Can the European Legal Tradition play a role of identity in a New Europe?
It seems nowadays that many Europeans reject the very idea of Europe; but in order to understand this rejection a prior question must be answered: what is Europe today? We are facing a crucial problem of identity and it would be appropriate to deep the question on the conceptual foundations of Europe.
As lawyers we can ask ourselves a more precise and legal question: can the European Legal Tradition, particularly in relation to the foundations of Private Law, represent an identity factor for an (old and) new Europe? Law has always been from/by/for the citizens (i.e. the ancient idea of ius civile), and in this sense the European Legal Tradition could be an identity factor for Europe. Maybe it is possible to consider the Tradition of Private Law as a general value identifying a new Europe: a tradition that can play a role as a building-block of the idea of Europe. In this perspective, the question comes down to: what is the real substance of the European Culture of Private Law?
There is a feature of European Legal Culture, which can even be considered an identifying feature, that Private Law is not only a body of knowledge, but also a rational science. The European Culture of Private Law embodied a wonderful attempt of rationalizing the world of human behaviour, and in this context jurists had complete freedom: when shaping the law, they were moving without boundaries set by religion and politics.
As we have to discover what the essential substance of a European Culture of Private Law is, we wonder if it is possible to draw up a catalogue of common legal ideas; and we find a positive answer to this question, so long as it contains a comprehensive catalogue of ideas unifying/harmonizing/merging the European Legal Culture. The minimum core of principles that composes this catalogue is made up by five fundamental ideas, which can be regarded as the pillars of European Private Law Tradition: subject/persona, ownership, obligation, contract and inheritance.
Persona, in ancient Latin, means mask, so you might evoke such a suggestion: only if someone plays a role on the ideal/virtual stage of the relevance of Law, he represents a subject in a legal sense and only in this case he emerges as a juridical subject. The second pillar is the idea of ownership: persona, the subject of the ownership, is entitled to use and to dispose entirely of the thing; in essence, the core of the idea of ownership – between ancient and modern Europe – is the juridical structure used to signify “I have”. At its origin, the idea of ownership implies the existence of a personal space subject to the power of a lord: this lord is called dominus as he exercises his power within the domus.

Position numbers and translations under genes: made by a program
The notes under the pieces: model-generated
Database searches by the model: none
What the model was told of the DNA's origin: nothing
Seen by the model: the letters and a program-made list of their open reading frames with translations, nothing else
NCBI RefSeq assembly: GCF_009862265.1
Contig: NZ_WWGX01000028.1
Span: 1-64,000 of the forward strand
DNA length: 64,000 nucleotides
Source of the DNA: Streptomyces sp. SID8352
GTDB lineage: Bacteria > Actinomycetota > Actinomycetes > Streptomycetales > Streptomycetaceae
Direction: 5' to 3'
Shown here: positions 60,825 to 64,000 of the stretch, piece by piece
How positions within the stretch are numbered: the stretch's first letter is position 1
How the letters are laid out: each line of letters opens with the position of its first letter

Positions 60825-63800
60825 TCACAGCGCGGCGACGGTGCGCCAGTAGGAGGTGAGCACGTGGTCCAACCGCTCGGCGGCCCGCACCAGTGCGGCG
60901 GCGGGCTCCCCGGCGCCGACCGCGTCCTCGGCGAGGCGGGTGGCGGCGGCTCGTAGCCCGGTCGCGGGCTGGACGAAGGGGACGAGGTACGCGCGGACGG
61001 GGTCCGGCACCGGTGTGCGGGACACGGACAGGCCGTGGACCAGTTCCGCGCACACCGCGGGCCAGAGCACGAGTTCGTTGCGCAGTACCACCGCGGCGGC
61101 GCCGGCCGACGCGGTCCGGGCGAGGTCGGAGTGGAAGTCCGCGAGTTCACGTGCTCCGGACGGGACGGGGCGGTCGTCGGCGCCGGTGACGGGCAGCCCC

Another considerable pillar of the European Legal Culture is the idea of obligation. Obligation evokes the relationship between duty and liability (the Tommaso dalla Massara Of Counsel, Milan Email: firstname.lastname@example.org ACROSS THE EUNIVERSE 7 conceptual difference in the German thinking between Schuld and Haftung), although the law of obligations at the origins concerned only with the question of liability: the debtor is conceived under a duty to perform, and the creditor as a party with the corresponding right to claim such a performance.
In connection with the idea of obligation (and, before, with the idea of person), we can consider now the general concept of contract. In the European Culture of the Private Law, the common core of the idea of contract is that people are free to agree on the terms of their contract; and the freedom of the parties plays a relevant role in the context of the idea of ownership, operating in this framework within the corresponding limits.
The free relationship between subject and ownership represents the conceptual assumption from which the right of every person to dispose mortis causa arises. In general, inheritance represents for European Legal Tradition the transfer of an individual’s property to one or more dependants according to a formula set out in law.
What is Europe today? First of all Europe is a cultural notion, more than a geographical or legal one. Many factors have made Europe a unified culture by shaping its characters: without doubt cohesion was made possible, amongst other, by Greek philosophy, Christian ethics, Humanism, Italian Renaissance, French Enlightenment, German Idealism. If it is true that Europe is not understandable without Dante, Shakespeare, Voltaire et cetera, nobody can deny that the European Legal Tradition has also played a crucial role in shaping the idea of Europe.
The concept of Private Law is widespread throughout Europe as a whole: it is a creation of a European human spirit, an idea that demonstrated the humana ratio, as well as serving a function of meeting needs of society; accordingly, law must continuously evolve. This idea of Private Law is not present in other civilizations: thus it is an identity factor for old and new Europe; and we can see this identity in the core of European Private Law: subject/persona, ownership, obligation, contract and inheritance. These fundamental ideas form part of the basis European Culture and play a vital role in shaping its future.
The ancient roots of this common European legal culture are not a limitation on the growth of a future Europe: by understanding better our origins we can better envisage and shape our future with freedom and courage.